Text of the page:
Updated: Feb 8
Service dogs must be trained in certain behaviors to help their specific disabled partner. If the behavior is triggered with a command (visual or verbal), it’s called a “task.” If the behavior is triggered via an environmental cue (a sound, a change in the partner’s body, etc.), it’s called “work.”
This is part of a series on various service dog tasks/work behaviors, their purpose, and how to train them. You can find a glossary of terms here and the whole list of behaviors covered (so far) here. There are so many behaviors and ways to train those behaviors, but I hope to cover the most important ones. If I’ve missed something, please let me know!
A service dog can help their partner by interrupting a variety of behaviors, whether it’s self harm, dissociation, a meltdown, or something else. It’s important to teach interrupts using a method that the dog you’re working with is most comfortable with, whether that’s pawing, bumping with a nose, barking, or even jumping up on their handler.
In order to train a dog how to perform the work behavior of Interrupting, follow the below steps. Mark (clicker or “yes”) and reward for correct responses and only move onto the next step when the previous one is consistent and reliable.
NOTE: We’re going to focus on having your dog use their paw to interrupt, however it can be trained with a wide variety of behaviors, as mentioned above.
2. Next, you’ll turn that behavior into something that can interrupt:
Every behavior will be slightly different to change into an interrupting behavior, but you’ll want to change them into a behavior that is preferably cued by just a word, with the end result is your dog touching your body (not your hand).
Ask for a Paw with your hand over your knee and place their paw on your leg after they give it into your hand.
Then ask for a Paw and remove your hand last second so their paw lands on your knee directly. Mark and reward.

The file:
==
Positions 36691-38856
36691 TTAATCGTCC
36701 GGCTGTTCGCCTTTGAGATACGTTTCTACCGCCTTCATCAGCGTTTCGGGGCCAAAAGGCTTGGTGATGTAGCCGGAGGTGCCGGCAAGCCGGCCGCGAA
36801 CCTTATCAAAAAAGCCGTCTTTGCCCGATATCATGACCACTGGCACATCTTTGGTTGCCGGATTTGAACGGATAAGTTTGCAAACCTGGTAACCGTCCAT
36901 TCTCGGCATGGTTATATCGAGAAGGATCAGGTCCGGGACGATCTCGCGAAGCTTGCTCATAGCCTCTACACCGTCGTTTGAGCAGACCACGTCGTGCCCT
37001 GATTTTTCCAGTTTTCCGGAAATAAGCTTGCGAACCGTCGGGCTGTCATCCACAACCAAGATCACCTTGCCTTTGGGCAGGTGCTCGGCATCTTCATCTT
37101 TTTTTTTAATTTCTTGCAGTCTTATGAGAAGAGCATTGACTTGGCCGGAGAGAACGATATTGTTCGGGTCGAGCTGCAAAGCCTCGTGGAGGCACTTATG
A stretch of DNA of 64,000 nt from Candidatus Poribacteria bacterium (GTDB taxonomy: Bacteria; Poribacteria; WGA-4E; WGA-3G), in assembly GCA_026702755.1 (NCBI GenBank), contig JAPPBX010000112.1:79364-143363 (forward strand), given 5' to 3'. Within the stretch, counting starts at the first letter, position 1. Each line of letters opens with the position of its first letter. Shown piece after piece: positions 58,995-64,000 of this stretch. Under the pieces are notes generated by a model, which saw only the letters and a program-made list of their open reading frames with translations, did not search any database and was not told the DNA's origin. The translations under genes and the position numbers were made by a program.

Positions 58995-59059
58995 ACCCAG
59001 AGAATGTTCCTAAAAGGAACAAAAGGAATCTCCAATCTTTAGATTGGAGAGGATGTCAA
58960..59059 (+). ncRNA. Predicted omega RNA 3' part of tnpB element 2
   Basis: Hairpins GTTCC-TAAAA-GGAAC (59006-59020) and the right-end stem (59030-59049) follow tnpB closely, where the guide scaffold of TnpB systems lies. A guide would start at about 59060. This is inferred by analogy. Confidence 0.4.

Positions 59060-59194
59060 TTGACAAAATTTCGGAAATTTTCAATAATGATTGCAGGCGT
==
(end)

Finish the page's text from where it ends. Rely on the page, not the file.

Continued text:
You can then change this cue if you always want “Paw” into your hand, such as “Interrupt” by saying the new cue (“Interrupt”), then the old one (“Paw”). After several successes in a row, remove the old cue and just use the new one.
Put a sticky note on your leg or arm and ask for a Touch.
Shrink the sticky note by folding it in half and ask for a Touch.
Fold it in half again, still asking for a Touch.
Remove the sticky note and ask for a Touch in the same place. You can point to it at first to help them figure out what you want, but you want to fade out the pointing, too.
Now change the cue (such as to Interrupt) by saying the new cue (“Interrupt”), then the old one (“Touch”). After several successes in a row, remove the old cue and just use the new one.
3. Pretend the behavior that needs to be interrupted (such as by breathing quickly if you know hyperventilating is part of your meltdowns) and then ask for an Interrupt. Mark and reward.
If necessary, you can wait a few seconds after asking for an Interrupt and remind your dog what they need to do with the old cue (such as “Touch” or “Paw”). If that’s necessary work on this until you can just ask for an Interrupt.
4. If possible, work with your dog so that they’ll respond to someone else saying “Interrupt” (doing the same behavior to you), while you mark and reward. You may need to start at the beginning with someone else pointing to you and work their way back to where you are with your dog.
5. When your dog does the behavior during an actual episode, reward them as soon as you can after their behavior (and mark it, if possible).
If you have someone who has worked with you and your dog, have them request an Interrupt when an episode happens. They can then mark and, if necessary, reward your dog.
6. Continue to practice with fake episodes from time to time so that you can mark and reward in a timely manner, reinforcing the right behavior.